“Congratulations on your new president.”
That was my greeting upon my arrival at the Stockholm passport control as they stamped my documents and waved me through the gates. Never in my travels have I been greeted in this manner.
Be it France, Switzerland, England, Sweden or Scotland, there’s usually annoyance toward American pride evident, making this greeting different.
I spent a few days in Stockholm and its suburbs to see a few museums and “camp” in the side gardens of what turned out in the morning to be some kind of government building before catching a flight to Moscow.
A black American whose only foreign language is mathematics, traveling in regions which make Fort Collins look diverse, the response I catch from groups of people in bus/train stations consist of wide eyes, whispers that end in “Obama,” finger-pointing and chuckling.
I get a lot of this at the Moscow Airport during a nine-hour holding period when passport security found that my visa and flight dates didn’t correspond.
I end up making ‘friends’ with my watchman, Gordei, a translator who helps the passport police relay the message that I have to pay 2,000 Rubles for having an invalid visa, and will be booked on the next flight to New York . the flight doesn’t leave for another 36 hours. In 42 hours, my visa is valid.
Gordei is a mouse-looking Russian of about 5 foot 8 inches, probably in his mid-30s with small spectacles sitting on the edge of his nose that may have been in fashion 15 or 20 years ago.
I pass the time by trying to convince him to get his supervisors to let me live in the airport for six more hours, so I can use my visa while he tells me stories about the different cities and wars that happened in Russia (which I’ll never get out of the airport to see), using my pocket world map to show me his Russia.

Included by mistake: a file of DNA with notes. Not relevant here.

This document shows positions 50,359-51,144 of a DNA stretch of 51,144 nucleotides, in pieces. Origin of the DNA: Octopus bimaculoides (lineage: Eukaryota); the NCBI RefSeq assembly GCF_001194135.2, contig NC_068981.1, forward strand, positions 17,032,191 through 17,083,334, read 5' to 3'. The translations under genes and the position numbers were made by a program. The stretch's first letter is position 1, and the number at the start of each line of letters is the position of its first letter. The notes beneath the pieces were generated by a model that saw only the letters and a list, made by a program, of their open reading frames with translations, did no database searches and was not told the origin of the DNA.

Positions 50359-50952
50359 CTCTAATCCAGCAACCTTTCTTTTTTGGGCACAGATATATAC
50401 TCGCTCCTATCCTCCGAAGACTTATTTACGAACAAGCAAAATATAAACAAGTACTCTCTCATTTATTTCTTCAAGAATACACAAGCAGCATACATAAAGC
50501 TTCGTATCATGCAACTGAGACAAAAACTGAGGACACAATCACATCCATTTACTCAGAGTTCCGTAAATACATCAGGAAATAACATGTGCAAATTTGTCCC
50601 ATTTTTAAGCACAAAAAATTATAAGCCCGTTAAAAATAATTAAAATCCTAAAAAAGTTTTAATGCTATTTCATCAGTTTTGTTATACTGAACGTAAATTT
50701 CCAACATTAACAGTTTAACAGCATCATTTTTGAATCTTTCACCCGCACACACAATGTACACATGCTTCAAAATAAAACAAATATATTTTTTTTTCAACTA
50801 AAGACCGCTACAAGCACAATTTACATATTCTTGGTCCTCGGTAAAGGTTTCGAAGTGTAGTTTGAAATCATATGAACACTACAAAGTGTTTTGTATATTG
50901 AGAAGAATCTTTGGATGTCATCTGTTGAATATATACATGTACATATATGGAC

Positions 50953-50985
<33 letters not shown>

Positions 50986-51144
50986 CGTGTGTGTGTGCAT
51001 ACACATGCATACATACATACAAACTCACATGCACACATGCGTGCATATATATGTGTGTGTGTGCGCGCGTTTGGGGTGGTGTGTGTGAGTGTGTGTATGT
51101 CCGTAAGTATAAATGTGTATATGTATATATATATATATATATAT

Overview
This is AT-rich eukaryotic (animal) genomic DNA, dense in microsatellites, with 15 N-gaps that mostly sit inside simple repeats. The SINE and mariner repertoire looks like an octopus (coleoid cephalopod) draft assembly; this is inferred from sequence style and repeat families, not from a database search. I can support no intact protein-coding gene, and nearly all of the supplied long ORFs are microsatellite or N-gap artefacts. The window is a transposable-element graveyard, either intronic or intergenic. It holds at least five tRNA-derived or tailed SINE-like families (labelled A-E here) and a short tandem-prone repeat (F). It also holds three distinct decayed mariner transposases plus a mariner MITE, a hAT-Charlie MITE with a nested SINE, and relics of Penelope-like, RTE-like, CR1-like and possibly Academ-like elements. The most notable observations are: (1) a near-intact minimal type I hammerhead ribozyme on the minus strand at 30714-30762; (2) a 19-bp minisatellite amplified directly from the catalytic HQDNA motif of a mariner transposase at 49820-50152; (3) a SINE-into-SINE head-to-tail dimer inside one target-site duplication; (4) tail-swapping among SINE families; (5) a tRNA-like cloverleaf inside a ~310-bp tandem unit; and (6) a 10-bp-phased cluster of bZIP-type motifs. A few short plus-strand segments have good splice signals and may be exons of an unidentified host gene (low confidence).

Tired, losing hope and dreading a 13-to-18 hour flight to New York, Gordei finally asks me, “Why do Americans keep saying they are the greatest nation in the world — what is all this?”
I have no answer at this point. Instead I shoot back, “Why won’t Russia let me come see why it’s so great? Isn’t there anyone I can see about getting to Moscow?”
He looks at me sternly over the rims of his glasses and exhales deeply. He tells me it’s possible if I can get the consulate to re-issue a new visa and personally approve me entry, but that it rarely happens.
I jump to my feet, and he points me in the direction of the offices and wishes me luck.
The officer in charge at the office had already been briefed on my situation and simply tells me the cost is $25 U.S. in cash, but the only U.S. currency I have is $1 and some change deep in my pack.
I have $23.17 in Swedish Kroner, Scottish Pounds and Russian Rubles wadded in my hand, but it’s not enough.
None of the ATMs allow me to pull money, but I’m able to print my bank balance. Not the smartest thing to do, but I show the official that I do have the money, I just need to get to a bank or get a $1.83 I.O.U.
Gordei is not willing to be that much of a new friend, but I spot a student from Uzbekistan who shared the same flight from Stockholm to Moscow with me. I nervously walk up to him and explain my dilemma. With a cheerful smile, he pulls out the $2 loan before I can even ask.
With that I’m allowed to enter Moscow.
Entering the arrival area of the airport, there are numerous taxi drivers. I guess they can tell I’m American. They get my attention by shouting in broken English: “Need taxi? Where you go? Obama, you need taxi?”
Phoenix Mourning-Star is an environmental health graduate student traveling abroad from CSU. His column appears Thursdays in the Collegian. Letters and feedback can be sent to firstname.lastname@example.org.